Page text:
Sarah Wildman writes on the intersection of culture and politics, history and memory in Europe and America. Over the last decade, she has lived in and reported from Paris, Vienna, Madrid, Washington, Jerusalem and Berlin. She was the 2010 Peter R. Weitz Prize winner, from the German Marshall Fund, a prize awarded for excellence in European coverage. She is a regular contributor to The New York Times, Slate and a contributing editor at The Forward, and currently a visiting scholar at the International Reporting Project at Johns Hopkins School for Advanced International Studies. She is the author "Paper Love" a 2014 book about the lover her grandfather left behind when he fled Vienna after the Nazis annexed Austria.
Wildman has received numerous grants and competitive fellowships that have bolstered her work on Muslim integration in the West, Muslim-Jewish relations in Europe, trans-Atlantic relationships, Holocaust studies and her search for where history and modernity meet, here and abroad, including an Arthur F. Burns Fellowship in Berlin, an American Council on Germany Fellowship in Berlin, a Milena Jesenska Fellowship in Vienna, Austria (the first North American to receive this honor), and a Pew Fellowship in International Journalism (now called the International Reporting Project). Her work in America has focused on our culture wars and how we export them.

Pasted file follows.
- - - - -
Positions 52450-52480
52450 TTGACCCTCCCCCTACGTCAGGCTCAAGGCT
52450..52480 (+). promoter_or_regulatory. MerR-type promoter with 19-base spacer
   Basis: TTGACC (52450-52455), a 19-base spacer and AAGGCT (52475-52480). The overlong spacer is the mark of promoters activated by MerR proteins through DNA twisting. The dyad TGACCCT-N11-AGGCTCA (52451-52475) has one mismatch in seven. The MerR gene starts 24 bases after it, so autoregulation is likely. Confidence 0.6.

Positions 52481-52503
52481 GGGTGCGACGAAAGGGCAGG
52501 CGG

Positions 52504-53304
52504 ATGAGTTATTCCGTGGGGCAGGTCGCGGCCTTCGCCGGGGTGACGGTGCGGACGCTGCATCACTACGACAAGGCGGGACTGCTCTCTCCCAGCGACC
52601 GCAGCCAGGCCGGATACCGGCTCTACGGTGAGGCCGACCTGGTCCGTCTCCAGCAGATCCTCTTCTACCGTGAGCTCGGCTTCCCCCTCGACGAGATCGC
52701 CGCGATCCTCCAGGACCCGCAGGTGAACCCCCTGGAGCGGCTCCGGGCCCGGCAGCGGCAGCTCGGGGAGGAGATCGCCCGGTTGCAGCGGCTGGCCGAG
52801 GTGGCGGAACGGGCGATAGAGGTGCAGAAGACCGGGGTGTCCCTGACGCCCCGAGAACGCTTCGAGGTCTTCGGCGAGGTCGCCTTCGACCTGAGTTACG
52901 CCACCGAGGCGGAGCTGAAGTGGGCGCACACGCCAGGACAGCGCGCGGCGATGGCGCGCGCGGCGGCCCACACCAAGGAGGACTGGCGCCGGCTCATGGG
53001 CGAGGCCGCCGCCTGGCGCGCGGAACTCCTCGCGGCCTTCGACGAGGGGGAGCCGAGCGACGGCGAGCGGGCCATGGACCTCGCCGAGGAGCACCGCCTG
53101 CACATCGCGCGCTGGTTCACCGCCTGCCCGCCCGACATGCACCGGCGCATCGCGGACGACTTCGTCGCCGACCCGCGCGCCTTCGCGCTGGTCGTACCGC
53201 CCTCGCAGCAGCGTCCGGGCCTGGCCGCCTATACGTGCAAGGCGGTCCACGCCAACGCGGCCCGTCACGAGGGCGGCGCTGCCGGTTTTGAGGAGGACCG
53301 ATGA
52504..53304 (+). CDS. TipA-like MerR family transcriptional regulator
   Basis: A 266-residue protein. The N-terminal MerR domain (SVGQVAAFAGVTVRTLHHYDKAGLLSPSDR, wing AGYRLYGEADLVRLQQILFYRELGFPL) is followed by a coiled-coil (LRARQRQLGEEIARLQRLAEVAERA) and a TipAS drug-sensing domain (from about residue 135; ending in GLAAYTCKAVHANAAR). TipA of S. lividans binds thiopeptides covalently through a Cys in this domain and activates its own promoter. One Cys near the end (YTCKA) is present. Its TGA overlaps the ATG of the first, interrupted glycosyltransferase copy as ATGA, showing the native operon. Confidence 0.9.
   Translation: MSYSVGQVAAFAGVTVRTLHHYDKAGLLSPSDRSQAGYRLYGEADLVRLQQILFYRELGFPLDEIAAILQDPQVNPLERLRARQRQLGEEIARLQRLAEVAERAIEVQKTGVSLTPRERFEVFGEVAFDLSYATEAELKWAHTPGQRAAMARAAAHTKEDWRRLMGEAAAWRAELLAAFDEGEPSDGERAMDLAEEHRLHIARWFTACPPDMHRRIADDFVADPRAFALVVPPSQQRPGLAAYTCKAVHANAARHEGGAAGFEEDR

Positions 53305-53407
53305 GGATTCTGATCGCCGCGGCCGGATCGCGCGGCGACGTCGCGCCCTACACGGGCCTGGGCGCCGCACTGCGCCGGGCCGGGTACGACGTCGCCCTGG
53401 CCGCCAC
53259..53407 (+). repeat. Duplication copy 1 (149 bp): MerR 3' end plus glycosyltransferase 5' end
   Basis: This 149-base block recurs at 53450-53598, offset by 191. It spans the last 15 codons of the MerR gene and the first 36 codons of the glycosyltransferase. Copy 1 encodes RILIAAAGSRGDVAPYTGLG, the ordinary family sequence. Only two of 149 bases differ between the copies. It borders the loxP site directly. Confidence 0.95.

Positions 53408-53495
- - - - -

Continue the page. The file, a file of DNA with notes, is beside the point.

Wildman has also been on staff at The New Republic, a senior correspondent at The American Prospect and the Washington correspondent for The Advocate. Her stories have appeared in the Daily Beast, Newsweek, The Nation, The Washington Post, Travel and Leisure, New York, Departures, The Christian Science Monitor, Elle, Marie Claire, O the Oprah Magazine, Real Simple, Glamour, and Jerusalem Report, among others. She has made numerous television and radio appearances and has lectured both in the United States and abroad.